On May 16, a high-energy solid-state laser - dubbed Technology Maturation Laser Weapon System Demonstrator (LWSD) - installed on the deck of US Navy warship USS Portland fired a concentrated beam of laser on an unmanned aerial vehicle (UAV).
The laser, according to photos and videos shared by the Navy, instantly started a fire on the drone, disabling and destroying it completely mid-air.
In a statement on Friday, the Navy's Pacific Fleet announced the successful laser test, noting this was the "first system-level implementation" of a high-energy laser of this kind.
It said that the weapon was developed by the US Office of Naval Research and defense contractor Northrup Grumman but did not provide any other details around its capabilities or the exact test location.
"The Solid State Laser Weapons System Demonstrator is a unique capability the Portland gets to test and operate for the Navy," Capt. Karrey Sanders, the commanding officer of Portland, stated. "With this new advanced capability, we are redefining war at sea for the Navy."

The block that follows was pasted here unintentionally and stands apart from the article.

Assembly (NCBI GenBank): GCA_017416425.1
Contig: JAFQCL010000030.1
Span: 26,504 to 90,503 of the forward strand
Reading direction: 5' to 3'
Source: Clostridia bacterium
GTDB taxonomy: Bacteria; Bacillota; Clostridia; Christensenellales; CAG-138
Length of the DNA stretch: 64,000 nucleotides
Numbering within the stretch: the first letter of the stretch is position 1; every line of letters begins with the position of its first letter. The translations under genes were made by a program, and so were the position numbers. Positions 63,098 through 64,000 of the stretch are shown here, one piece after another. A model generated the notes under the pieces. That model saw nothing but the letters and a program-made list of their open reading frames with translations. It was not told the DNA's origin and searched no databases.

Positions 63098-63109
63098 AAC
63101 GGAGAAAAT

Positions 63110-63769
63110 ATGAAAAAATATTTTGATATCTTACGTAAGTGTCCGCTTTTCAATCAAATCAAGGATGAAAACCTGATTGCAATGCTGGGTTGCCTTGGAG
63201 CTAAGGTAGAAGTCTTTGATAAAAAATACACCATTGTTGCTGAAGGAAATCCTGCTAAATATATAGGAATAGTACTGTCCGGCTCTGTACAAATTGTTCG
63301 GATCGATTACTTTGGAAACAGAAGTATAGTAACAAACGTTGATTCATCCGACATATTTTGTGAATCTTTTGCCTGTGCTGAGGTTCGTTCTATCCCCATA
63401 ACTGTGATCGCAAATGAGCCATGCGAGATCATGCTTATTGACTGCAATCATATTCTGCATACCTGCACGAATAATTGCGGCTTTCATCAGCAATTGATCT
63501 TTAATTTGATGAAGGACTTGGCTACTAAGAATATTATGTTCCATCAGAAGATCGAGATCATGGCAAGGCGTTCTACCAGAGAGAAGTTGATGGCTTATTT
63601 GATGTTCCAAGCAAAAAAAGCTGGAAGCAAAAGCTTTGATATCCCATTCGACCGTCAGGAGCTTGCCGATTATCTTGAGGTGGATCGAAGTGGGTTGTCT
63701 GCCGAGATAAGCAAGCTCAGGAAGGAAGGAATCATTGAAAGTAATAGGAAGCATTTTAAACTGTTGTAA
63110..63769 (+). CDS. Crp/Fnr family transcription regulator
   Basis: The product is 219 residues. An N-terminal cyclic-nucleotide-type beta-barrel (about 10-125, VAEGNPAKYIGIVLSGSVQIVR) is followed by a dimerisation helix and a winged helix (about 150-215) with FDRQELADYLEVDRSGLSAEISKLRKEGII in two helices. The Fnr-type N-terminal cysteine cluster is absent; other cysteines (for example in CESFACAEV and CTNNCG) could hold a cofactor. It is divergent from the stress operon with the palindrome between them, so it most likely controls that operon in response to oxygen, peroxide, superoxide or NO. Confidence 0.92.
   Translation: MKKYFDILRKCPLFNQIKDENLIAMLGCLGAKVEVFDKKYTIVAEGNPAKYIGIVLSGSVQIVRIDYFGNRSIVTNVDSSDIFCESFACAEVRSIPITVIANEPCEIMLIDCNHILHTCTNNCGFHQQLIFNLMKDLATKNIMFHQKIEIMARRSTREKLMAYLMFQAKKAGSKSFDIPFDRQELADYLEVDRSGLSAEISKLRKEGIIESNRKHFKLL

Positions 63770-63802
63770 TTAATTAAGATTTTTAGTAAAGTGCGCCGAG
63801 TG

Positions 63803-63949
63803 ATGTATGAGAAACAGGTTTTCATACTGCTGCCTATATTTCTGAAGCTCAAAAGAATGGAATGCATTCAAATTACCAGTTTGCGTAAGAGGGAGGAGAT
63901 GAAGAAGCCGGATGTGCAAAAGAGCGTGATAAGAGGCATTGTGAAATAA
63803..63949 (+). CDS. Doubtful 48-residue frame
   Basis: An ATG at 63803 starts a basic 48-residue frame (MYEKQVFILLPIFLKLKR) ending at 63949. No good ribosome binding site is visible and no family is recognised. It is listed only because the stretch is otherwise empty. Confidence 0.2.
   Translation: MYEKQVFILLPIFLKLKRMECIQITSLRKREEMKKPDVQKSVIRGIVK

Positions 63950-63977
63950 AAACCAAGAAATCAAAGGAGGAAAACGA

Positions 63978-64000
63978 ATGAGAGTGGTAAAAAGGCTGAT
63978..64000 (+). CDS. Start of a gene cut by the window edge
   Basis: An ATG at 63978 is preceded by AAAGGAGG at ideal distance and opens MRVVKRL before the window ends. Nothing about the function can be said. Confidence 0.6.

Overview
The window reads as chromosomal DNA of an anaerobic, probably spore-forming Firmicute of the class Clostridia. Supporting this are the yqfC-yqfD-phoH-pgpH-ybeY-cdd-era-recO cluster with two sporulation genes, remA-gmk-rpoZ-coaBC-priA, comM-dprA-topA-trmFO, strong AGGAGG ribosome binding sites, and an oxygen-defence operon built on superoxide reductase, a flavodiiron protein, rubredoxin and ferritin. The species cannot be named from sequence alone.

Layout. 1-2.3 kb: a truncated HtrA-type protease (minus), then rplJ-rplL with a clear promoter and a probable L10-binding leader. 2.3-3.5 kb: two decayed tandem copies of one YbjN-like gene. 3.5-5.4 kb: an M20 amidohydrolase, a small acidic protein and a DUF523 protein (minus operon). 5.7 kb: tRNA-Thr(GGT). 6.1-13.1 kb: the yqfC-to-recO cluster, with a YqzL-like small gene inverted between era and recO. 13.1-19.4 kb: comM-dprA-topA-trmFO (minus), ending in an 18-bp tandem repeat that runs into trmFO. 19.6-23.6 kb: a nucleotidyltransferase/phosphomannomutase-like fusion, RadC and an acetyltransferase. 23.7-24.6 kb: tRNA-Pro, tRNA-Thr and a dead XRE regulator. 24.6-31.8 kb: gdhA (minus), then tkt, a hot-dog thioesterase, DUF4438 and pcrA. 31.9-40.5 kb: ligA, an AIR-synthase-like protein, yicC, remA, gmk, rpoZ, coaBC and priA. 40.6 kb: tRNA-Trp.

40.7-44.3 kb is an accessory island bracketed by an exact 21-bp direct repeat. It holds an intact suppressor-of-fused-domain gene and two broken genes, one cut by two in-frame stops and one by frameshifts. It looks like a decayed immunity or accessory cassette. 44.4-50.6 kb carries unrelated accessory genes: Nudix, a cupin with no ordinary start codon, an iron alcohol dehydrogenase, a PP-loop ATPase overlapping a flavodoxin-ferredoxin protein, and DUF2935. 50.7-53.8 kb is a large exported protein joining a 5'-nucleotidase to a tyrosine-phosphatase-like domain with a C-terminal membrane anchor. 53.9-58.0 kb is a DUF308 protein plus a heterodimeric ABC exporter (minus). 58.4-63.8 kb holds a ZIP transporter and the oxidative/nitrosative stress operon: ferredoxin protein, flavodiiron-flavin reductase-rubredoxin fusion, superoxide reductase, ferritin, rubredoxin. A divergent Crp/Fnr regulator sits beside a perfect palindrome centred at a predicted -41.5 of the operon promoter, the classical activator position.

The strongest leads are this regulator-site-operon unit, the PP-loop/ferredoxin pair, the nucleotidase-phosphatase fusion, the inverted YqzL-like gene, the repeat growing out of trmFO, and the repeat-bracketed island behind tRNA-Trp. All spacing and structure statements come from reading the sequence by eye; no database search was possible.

The US Navy says direct energy weapons (DEWs) like the one tested recently can cause damage strong enough to neutralize an "increasing number of potential threats," including UAVs, armed boats, and adversary intelligence, surveillance, and reconnaissance systems.
These weapons, it explained, work by converting chemical or electrical energy to radiated energy and then focusing it directly on the aerial/ground-based target.
Advanced laser systems not just increase the response options of a warship but also offer the advantage of speed.
This is because the laser beams that these weapons fire are nothing but concentrated photons, which travel at the speed of light or, you can say, 50,000 times the speed of an Intercontinental Ballistic Missile (ICBM).